Department of Education. The DOE has jurisdiction over complaints under the Federal Educational Rights and Privacy Act (FERPA), which creates privacy protections for student records. While there is no criminal provision for FERPA violations, the Secretary of Education may “take appropriate actions” in response to complaints, including withholding federal funding, terminating funding eligibility, and issuing cease and desist orders.

  • 2018 audit by the Inspector General of the Department of Education showed a significant backlog in FERPA enforcement, with only 31 completed investigations of 285 pending complaints in the prior year.

  • An example of FERPA enforcement is a findings letter from a Student Privacy Policy Office investigation into alleged FERPA violations by an online charter school’s forced waiver of parental rights to access.

Department of Health and Human Services and the Department of Justice. The HHS and DOJ have jurisdiction to pursue civil and criminal penalties, respectively, for violations of the Health Insurance Portability and Accountability Act (HIPAA) based on the improper use or disclosure of protected health information by health care providers, insurers, and other covered entities.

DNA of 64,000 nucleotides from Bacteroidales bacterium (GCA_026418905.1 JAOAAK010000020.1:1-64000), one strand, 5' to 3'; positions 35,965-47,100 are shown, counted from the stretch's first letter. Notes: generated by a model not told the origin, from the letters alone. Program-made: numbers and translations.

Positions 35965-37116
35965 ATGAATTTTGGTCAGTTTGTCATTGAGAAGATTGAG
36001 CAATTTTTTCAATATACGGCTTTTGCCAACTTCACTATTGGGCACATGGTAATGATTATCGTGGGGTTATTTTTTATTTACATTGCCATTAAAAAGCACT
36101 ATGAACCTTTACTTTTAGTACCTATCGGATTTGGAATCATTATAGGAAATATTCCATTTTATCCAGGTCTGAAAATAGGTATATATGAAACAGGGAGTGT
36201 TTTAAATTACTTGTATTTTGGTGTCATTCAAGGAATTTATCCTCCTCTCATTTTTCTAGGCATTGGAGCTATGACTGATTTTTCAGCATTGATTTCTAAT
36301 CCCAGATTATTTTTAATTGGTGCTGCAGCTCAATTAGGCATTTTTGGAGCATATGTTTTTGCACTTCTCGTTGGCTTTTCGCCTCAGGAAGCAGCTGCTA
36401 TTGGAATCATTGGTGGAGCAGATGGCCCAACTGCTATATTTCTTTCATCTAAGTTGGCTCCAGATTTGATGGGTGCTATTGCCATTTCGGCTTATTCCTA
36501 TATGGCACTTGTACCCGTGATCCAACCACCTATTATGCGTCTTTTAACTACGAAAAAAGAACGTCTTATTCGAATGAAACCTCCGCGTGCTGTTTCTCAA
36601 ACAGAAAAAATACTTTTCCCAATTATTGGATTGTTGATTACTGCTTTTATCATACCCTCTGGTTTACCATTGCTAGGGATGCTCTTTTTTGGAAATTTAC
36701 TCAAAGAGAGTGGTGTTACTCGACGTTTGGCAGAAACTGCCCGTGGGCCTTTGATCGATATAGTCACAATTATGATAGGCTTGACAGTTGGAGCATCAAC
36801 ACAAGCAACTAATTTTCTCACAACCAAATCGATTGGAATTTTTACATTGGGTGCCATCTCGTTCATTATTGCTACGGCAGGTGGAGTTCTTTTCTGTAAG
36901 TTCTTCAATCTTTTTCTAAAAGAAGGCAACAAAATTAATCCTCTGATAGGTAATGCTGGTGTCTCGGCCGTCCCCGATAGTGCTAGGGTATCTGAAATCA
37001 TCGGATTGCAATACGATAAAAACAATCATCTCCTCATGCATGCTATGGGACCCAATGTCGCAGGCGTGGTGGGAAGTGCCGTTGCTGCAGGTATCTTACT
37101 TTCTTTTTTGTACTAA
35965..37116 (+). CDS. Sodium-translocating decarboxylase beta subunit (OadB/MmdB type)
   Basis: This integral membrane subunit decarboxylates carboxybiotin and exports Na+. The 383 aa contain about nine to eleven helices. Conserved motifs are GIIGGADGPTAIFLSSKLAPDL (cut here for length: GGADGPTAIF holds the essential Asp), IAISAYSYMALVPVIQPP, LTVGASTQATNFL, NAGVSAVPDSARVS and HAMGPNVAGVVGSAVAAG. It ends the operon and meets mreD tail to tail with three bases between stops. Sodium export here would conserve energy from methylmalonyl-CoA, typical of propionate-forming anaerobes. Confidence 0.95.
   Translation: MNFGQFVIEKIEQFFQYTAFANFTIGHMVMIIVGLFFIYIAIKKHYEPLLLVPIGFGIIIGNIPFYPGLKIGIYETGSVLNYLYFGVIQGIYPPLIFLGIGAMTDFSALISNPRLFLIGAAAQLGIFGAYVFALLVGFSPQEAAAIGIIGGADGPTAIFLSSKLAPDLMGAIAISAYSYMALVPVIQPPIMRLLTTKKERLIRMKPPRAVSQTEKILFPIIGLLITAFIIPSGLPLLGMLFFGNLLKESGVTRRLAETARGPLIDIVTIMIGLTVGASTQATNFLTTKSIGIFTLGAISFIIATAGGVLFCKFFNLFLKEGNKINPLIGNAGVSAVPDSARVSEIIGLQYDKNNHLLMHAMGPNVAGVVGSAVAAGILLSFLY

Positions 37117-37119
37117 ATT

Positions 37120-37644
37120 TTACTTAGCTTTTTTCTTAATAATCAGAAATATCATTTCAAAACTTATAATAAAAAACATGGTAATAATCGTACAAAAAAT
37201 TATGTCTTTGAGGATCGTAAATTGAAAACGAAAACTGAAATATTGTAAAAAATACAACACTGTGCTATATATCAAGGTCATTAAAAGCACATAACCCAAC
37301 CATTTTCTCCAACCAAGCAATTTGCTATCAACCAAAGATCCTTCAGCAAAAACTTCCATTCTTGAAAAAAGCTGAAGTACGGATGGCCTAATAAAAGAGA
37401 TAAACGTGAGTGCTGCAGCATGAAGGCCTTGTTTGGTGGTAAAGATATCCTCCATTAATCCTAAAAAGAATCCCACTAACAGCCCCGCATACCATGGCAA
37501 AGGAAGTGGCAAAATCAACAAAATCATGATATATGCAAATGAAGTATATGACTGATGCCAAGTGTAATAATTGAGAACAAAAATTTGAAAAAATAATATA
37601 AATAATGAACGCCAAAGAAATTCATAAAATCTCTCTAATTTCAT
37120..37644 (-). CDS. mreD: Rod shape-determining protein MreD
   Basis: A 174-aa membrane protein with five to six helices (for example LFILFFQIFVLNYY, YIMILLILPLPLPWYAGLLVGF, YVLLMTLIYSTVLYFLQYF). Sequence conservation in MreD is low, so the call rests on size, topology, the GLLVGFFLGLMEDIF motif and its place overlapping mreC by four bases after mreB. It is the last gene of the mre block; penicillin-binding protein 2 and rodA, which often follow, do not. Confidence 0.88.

• Since April 2003, the HHS Office for Civil Rights has received more than 322,579 HIPAAA complaints and resolved 97% of those cases, including 130 settlements or civil penalties, totaling $134 million.

  • Recently, HHS resolved an enforcement action with a $1.25 million settlement with an Arizona hospital system in a data breach resulting from a hacking incident by a threat actor in 2016 which disclosed the protected health information of 2.81 million consumers.

  • A recent enforcement action by the DOJ related to HIPAA violations is the criminal prosecution of a former physician in New Jersey for conspiring to wrongfully disclose patients’ individually identifiable health information to a pharmaceutical sales representative.

In an upcoming article, we’ll discuss how state attorneys general have concurrent enforcement authority under certain U.S. federal privacy laws, and independent enforcement authority under state privacy laws.

See Part 2 Enforcing U.S. Consumer Data Privacy Laws Part 2: State Attorney General Enforcement